Uncovering the evolutionary effects of inter-continental migration

Why focus on these periods of time?

These periods of time are interesting because North America was separate from South America but occasionally became connected to Asia via a land bridge when sea level was low. We call the area that forms the land bridge Beringia; it lies between what is now Alaska and eastern Russia. Each time sea level became low enough to expose the land bridge many species would travel across, invading North America from Asia, and vice versa.

What do you hope to learn?

I’m interested in finding out what effects these big migrations of many species had. From looking at invasive species in the modern day we know that sometimes they can be very successful and make it difficult for the endemic species (those that already live in an area) to survive. However, we don’t know as much about how the endemic species might evolve in response to competition with invasive species, or how the invasive species might evolve, especially in the long term.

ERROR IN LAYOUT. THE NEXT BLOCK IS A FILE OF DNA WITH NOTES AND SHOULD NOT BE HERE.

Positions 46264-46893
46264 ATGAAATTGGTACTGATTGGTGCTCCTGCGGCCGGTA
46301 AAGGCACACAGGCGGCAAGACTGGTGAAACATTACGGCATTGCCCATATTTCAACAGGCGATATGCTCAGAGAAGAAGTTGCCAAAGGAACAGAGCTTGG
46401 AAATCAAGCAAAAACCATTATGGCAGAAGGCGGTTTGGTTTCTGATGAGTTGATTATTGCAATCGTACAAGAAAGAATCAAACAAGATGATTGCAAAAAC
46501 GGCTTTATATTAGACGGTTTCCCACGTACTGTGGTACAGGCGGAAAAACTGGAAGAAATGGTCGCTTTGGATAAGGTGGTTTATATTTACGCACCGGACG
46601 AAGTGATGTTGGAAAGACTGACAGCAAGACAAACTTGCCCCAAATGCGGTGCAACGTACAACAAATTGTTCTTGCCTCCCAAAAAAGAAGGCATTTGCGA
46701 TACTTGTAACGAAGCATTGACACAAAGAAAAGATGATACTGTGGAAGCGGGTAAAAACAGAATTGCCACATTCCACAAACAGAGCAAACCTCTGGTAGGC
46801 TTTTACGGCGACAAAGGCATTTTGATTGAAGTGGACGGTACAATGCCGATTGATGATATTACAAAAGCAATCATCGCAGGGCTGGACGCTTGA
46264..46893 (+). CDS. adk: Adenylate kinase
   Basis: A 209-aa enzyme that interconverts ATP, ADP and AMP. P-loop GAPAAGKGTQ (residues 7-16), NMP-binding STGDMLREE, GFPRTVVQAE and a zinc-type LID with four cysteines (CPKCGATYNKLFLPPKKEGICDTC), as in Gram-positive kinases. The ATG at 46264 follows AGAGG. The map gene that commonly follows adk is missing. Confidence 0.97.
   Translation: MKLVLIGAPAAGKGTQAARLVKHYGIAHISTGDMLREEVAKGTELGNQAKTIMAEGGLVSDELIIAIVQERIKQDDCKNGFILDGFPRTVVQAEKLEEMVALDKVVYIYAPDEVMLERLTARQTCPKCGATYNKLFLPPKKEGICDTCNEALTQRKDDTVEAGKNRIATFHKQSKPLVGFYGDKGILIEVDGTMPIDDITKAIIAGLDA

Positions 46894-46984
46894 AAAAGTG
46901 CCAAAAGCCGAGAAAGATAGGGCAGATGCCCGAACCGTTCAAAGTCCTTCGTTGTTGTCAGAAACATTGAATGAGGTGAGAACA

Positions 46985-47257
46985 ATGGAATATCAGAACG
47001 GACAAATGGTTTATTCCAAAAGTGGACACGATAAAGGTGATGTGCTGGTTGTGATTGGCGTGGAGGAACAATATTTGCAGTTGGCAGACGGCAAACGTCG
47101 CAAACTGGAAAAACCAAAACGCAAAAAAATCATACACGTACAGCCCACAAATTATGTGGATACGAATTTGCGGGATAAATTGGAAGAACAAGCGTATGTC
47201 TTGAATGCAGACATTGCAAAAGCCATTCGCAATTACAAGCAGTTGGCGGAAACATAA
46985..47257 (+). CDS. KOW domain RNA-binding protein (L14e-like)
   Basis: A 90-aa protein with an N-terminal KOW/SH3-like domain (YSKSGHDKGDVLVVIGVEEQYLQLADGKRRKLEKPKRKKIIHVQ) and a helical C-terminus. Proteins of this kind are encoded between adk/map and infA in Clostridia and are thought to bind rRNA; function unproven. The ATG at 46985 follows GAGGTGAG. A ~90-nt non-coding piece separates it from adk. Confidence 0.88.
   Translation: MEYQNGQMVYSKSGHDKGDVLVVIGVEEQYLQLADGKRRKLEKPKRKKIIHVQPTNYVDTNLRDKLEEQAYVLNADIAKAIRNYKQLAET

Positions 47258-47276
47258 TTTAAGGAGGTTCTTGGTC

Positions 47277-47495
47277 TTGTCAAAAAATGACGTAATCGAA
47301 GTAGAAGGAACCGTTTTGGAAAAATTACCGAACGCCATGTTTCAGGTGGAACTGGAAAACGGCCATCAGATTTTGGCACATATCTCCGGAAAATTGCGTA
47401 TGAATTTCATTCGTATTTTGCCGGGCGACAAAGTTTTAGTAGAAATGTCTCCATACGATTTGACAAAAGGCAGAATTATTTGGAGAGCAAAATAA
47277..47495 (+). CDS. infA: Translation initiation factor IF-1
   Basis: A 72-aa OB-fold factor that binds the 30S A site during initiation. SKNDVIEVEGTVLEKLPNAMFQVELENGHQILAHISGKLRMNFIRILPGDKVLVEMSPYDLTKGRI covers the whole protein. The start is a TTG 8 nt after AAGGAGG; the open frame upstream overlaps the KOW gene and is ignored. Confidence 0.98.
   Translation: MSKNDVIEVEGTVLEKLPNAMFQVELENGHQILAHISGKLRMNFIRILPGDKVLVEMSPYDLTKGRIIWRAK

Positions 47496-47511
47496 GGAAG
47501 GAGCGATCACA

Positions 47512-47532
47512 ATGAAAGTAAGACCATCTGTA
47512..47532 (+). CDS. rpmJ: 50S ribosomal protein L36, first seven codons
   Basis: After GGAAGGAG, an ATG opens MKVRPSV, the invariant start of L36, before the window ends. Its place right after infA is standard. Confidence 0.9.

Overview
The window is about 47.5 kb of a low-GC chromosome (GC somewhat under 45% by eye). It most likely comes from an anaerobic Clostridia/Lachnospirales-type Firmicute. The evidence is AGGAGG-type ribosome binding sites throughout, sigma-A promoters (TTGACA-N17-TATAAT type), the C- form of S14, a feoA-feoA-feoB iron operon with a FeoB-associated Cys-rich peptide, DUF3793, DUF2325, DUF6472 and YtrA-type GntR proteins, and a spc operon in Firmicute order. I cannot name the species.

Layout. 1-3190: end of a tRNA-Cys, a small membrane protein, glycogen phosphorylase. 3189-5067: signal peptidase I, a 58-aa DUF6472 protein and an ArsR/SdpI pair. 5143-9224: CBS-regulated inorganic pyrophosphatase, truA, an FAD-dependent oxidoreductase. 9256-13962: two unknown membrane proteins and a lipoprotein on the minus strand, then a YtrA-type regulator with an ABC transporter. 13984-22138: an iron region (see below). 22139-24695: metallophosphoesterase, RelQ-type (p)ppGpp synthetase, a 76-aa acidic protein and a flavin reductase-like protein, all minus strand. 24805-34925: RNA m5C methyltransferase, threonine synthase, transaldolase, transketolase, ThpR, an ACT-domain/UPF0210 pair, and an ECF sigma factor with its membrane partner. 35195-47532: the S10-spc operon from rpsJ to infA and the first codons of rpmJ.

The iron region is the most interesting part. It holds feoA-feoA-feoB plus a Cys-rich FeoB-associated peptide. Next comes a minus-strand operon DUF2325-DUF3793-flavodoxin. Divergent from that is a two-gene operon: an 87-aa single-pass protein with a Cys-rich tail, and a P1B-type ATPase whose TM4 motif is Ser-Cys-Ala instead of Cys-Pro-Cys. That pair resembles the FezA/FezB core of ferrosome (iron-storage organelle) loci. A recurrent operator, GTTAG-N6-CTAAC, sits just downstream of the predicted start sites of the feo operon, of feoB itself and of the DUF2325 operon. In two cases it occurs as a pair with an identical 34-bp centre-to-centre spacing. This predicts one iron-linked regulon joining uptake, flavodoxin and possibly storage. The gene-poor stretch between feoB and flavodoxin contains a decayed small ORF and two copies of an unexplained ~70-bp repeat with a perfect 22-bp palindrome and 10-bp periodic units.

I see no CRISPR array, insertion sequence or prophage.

Any reason why carnivores in particular?

Carnivores are a good group to use to start to answer this question because we know several carnivore species made the journey across the land bridge into North America, and they have been very well studied so we know a lot about what species there were and how they were all related to one another.

Article Source: Burke Museum